Using lacto-bacteria to ferment peppers
On another forum I mentioned using Kefir starter to ferment roasted Hatch chili and make some seriously good hot sauce, and they thought I should mention it here where the True Believers congregate. The idea came a few years ago from a poster from Germany who thought everyone else was crazy to let the fermenting bacteria, like when making sauerkraut, just sort of randomly pick themselves out of the air in your kitchen, when one could introduce something that would guarantee good, if not spectacular, results. This is sorta what they do with wine and beer, and it made sense. So I tried it.
I buy a box, which is 2.2 bushels, of hot, roasted chili. It's put in a bag, I let it sweat and cool for a couple of hours, and collect the juice that inevitably drips through the plastic. When its cool enough to handle, I open the bag up, pull off the stems, and start layering the flattened, roasted chili's in a crock, an inch layer followed with a healthy sprinkle of salt. The object here is two tablespoons of salt to 5 lbs of chili, but a bit more or less isn't going to change much.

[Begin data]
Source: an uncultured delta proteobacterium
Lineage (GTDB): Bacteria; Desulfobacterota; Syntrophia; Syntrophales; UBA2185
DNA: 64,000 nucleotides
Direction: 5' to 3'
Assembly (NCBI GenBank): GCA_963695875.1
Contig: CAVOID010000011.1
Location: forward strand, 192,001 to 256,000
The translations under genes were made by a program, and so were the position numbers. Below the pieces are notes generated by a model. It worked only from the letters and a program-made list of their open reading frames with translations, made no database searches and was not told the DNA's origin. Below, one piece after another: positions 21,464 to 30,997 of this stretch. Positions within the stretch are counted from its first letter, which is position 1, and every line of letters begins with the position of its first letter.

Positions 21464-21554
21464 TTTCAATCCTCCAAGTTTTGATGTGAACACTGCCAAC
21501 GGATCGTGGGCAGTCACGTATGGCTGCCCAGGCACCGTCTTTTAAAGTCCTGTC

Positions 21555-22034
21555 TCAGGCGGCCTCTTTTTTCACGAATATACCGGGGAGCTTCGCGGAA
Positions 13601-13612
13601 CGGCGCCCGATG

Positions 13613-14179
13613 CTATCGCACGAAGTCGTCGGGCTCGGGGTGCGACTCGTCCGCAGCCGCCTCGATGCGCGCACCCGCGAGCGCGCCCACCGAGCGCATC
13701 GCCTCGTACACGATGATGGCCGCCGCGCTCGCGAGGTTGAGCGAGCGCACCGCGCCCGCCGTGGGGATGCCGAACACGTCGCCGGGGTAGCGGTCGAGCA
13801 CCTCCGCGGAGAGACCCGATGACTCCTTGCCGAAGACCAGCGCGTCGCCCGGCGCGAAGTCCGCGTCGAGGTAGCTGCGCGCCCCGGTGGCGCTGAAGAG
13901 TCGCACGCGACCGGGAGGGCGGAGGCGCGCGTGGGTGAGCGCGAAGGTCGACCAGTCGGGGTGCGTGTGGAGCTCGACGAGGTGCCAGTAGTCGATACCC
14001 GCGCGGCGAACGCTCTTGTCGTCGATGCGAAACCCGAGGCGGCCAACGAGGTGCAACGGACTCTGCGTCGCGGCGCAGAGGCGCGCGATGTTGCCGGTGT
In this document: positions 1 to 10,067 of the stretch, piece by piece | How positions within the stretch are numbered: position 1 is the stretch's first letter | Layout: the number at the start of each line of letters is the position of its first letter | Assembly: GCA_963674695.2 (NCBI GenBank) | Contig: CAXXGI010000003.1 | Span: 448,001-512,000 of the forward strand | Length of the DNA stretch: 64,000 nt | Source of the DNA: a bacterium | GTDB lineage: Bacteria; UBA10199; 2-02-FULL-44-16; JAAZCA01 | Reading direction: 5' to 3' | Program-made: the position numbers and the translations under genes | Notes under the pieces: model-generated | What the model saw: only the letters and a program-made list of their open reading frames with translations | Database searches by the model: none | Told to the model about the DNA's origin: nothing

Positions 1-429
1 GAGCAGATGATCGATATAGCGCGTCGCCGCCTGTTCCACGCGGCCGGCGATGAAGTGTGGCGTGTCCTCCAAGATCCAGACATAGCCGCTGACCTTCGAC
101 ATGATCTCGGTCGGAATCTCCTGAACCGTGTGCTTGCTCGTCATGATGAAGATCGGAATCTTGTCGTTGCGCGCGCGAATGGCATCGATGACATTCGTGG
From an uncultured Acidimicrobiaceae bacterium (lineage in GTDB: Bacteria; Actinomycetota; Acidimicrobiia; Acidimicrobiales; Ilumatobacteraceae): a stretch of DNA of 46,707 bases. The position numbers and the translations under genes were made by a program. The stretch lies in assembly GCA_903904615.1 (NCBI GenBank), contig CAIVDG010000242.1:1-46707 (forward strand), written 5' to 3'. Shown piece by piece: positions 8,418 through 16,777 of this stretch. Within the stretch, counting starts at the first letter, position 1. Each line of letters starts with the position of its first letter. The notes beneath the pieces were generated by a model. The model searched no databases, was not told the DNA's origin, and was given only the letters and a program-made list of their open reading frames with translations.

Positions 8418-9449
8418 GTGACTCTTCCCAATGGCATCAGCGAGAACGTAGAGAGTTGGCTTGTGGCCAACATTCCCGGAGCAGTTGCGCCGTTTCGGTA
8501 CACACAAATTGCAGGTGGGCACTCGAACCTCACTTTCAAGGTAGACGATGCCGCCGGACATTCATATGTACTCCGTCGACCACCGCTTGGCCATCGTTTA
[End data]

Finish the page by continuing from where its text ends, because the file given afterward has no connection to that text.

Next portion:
I get Kefir starter off the internet, or through a local health food shoppe. I get the powdered stuff. Kefir is a bacteria that will convert milk into a thick, drinkable curd, picture Gengis Khan and his horde snorking the stuff out of those leather canteens as they pillage villages looking for some decent chili. These days, Yoga practitioners sip the stuff with raspberries to bump their calcium, and I use it to ferment vegetables.
Anyway, I take the warm chili juice and whisk in a box of kefir starter, and pour it into the chili-salt crock, stir it up with a steel spoon, and then set a doubled, plastic bag full of water on top to seal it off. I set the crock in a cool (70 - 80F) spot, and I come back in 6 weeks. I run it through a food mill to mush it all up, and cut it with white wine vinegar so it pours a bit easier.
Its best like that. This is the 3rd year in a row I've done this, and its awesome. You'd have to try it to appreciate it, the smell alone will let you know that its very good stuff. It doesn't disappoint. Not surprisingly, it also corresponds when they slaughter hogs, so its pretty easy to make some awesome green chili pork for the freezer.
I will try, if I can, to use powdered yogurt starter in another batch this summer, and see if it works as well. I should also think that smaller quantities would do as well.